The History of Honey as Medicine

Learn about the healing history of honey as medicine, how it can improve your health and how to know you’re buying sustainable products.


| November/December 2014



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I’m still inspired when someone comes up to our farmers market booth and asks if there is any truth in the idea that honey is a health food. For me, a beekeeper and honey enthusiast for 10 years, it’s difficult to imagine that people in the U.S. still think of honey as just a sweetener. Honey’s many medicinal benefits have been employed throughout recorded history, and today we know more than ever about its scientifically backed healing properties.

History of Honey

In North America, the honeybee we know today was an import, brought with European settlers in the 17th century. Before that, this continent had native bees that did not collect as much honey. American Indians probably collected honey from wild hives, though we don’t have much in the way of historical evidence.

The settlers who brought the bee here clearly understood her value. Yet at some point American culture came to doubt the medicinal quality of honey. Most likely this occurred when Western medicine came to the forefront and cast aspersions on folk healing. We are only now beginning to accept the value of honey as a medicine again with the help of modern medical studies that are returning honey to the hospital for the treatment of diabetic sores and burns, and into medicated bandages for everyday cuts.

Despite our forgetfulness here in the West, the worldwide use of honey as medicine has continued uninterrupted since ancient times. In Egypt, honey figured prominently in the maintenance of life and preparations for death. In ancient Greece, Hippocrates used it as a base for most of his formulations, a practice continued in the works of the medical greats such as Galen and Dioscorides. We have more than 4,000 years of recorded use of honey as medicine from the ancient world to the present. It has even been successfully used as battlefield medicine from the time of The Iliad to as recently as World War I.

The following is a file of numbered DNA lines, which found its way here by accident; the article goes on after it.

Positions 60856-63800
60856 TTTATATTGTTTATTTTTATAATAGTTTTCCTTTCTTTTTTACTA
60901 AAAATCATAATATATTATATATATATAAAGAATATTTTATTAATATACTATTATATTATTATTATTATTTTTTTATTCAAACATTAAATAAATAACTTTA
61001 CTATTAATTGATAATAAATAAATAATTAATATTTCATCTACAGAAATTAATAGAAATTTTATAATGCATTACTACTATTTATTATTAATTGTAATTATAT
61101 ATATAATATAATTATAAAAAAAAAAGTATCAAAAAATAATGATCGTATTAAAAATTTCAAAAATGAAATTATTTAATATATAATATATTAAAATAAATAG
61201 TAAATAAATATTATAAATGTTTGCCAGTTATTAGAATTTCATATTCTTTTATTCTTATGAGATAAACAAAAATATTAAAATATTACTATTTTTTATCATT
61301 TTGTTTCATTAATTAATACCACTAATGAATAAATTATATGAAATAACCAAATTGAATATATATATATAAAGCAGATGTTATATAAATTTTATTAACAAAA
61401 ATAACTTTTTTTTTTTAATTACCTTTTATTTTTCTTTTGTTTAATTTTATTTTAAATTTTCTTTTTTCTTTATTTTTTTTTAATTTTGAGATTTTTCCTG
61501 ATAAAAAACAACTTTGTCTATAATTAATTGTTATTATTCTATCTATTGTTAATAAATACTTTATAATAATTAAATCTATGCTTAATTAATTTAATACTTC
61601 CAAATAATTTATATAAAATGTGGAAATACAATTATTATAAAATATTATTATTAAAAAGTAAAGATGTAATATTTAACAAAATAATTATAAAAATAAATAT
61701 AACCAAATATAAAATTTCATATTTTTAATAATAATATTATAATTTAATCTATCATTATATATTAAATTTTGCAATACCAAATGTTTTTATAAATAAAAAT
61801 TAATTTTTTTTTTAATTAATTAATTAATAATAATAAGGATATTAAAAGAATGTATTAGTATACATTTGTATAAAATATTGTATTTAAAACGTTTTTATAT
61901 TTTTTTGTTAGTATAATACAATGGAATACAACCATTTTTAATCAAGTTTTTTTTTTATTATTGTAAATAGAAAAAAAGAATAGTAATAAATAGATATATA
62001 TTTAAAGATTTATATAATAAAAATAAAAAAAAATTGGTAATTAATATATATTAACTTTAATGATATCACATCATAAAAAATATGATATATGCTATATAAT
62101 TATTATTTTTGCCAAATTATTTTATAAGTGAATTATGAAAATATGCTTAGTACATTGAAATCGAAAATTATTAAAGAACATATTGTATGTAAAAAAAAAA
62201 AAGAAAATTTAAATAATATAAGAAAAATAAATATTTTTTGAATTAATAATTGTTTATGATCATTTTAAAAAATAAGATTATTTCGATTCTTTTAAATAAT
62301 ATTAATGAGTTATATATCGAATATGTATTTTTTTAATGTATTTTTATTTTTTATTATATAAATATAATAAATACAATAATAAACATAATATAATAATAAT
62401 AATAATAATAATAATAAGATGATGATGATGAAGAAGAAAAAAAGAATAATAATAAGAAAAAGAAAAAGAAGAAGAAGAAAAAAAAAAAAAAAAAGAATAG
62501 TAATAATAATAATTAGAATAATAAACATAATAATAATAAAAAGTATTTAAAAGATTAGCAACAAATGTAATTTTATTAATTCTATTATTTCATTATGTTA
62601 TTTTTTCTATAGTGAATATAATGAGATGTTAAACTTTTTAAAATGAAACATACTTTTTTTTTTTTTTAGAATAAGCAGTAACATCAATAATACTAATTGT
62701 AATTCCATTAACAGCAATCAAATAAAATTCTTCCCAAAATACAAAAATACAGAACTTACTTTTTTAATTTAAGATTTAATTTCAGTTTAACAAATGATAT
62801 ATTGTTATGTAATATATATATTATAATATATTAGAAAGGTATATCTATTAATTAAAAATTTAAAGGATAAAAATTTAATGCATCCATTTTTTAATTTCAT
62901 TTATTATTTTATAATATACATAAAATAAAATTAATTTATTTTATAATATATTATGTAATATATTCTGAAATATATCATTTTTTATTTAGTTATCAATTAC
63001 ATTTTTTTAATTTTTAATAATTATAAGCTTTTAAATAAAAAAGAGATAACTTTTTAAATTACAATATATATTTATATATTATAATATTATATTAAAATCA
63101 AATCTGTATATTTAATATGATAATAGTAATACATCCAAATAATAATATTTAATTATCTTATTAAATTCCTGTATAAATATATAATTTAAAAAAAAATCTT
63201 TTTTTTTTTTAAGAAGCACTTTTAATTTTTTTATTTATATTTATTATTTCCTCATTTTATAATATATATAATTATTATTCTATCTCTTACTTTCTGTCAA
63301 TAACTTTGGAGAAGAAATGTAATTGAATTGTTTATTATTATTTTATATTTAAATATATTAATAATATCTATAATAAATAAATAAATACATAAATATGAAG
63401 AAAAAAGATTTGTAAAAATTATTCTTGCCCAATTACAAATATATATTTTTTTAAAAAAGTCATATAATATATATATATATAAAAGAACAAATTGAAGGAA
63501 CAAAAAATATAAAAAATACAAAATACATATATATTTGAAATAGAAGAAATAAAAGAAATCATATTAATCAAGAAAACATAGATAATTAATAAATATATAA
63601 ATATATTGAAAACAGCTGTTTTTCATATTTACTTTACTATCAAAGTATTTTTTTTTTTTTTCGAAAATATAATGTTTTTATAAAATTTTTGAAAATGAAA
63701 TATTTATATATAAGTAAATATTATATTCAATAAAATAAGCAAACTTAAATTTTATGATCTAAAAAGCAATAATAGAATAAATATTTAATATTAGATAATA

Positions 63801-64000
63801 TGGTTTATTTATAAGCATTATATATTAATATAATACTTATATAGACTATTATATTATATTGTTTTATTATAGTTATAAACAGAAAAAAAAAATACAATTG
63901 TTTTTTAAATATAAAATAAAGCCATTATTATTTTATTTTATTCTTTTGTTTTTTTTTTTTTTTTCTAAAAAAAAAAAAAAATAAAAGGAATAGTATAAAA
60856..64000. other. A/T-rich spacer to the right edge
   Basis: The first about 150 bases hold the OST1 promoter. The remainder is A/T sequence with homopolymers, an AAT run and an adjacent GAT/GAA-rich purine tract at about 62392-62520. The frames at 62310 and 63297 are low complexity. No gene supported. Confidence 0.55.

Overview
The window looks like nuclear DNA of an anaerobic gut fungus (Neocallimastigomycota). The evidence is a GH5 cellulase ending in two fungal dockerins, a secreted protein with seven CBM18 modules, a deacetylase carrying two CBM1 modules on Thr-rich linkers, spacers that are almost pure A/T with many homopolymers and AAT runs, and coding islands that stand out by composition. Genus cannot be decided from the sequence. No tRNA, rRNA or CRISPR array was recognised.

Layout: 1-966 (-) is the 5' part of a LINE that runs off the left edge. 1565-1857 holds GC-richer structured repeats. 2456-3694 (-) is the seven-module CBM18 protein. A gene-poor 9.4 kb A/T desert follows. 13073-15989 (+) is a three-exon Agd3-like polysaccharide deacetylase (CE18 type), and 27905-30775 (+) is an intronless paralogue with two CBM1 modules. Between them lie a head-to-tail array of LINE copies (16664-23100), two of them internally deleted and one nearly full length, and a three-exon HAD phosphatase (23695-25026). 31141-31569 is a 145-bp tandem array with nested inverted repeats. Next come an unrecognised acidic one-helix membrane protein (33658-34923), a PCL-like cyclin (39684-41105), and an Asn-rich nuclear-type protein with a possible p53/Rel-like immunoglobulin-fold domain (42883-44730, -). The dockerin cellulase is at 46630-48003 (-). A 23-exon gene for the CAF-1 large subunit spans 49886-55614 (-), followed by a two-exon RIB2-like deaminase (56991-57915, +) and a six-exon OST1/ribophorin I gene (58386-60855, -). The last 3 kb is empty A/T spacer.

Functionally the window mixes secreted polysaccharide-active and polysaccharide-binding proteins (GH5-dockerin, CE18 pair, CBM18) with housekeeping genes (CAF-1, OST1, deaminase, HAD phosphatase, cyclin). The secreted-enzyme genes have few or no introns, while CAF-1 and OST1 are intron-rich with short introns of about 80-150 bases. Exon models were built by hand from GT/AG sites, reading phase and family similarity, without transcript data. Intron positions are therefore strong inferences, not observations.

Types of Honey

Perhaps some of the reason people doubt the truth of honey’s healing powers lies in its variability. We still believe honey is honey. We know that it is antibacterial, but when someone in one part of the world touts honey as a cure-all for chest congestion, we doubt this lofty assertion rather than observing that their honey is collected in a grove of eucalyptus trees.

Lab tests show that various types of honey differ in their amounts of vitamins and minerals because every honey sample is made up of a different compilation of nectars. Depending which plants bees are visiting, honey can take on “supercharged” levels of certain nutrients and beneficial phytochemicals.

grego
11/5/2015 9:26:35 PM

Question number 1 to ask Beekeepers is not a good question. Herbs are chemicals, so suggesting that beekeepers use herbs rather than chemicals is misleading. Some of the herbs or "natural" remedies are more toxic than some synthetic chemicals. The real question to ask is if the beekeeper uses IPM (Integrated Pest Management) to make educated decisions about disease and parasite treatments. There is no such thing as a "chemical free" hive...water and sugar are both chemicals, and the bees bring both of those in. "Chemical free" is a marketing term used by persons who are trying to sell product to folks that don't think too hard about what they are really buying.






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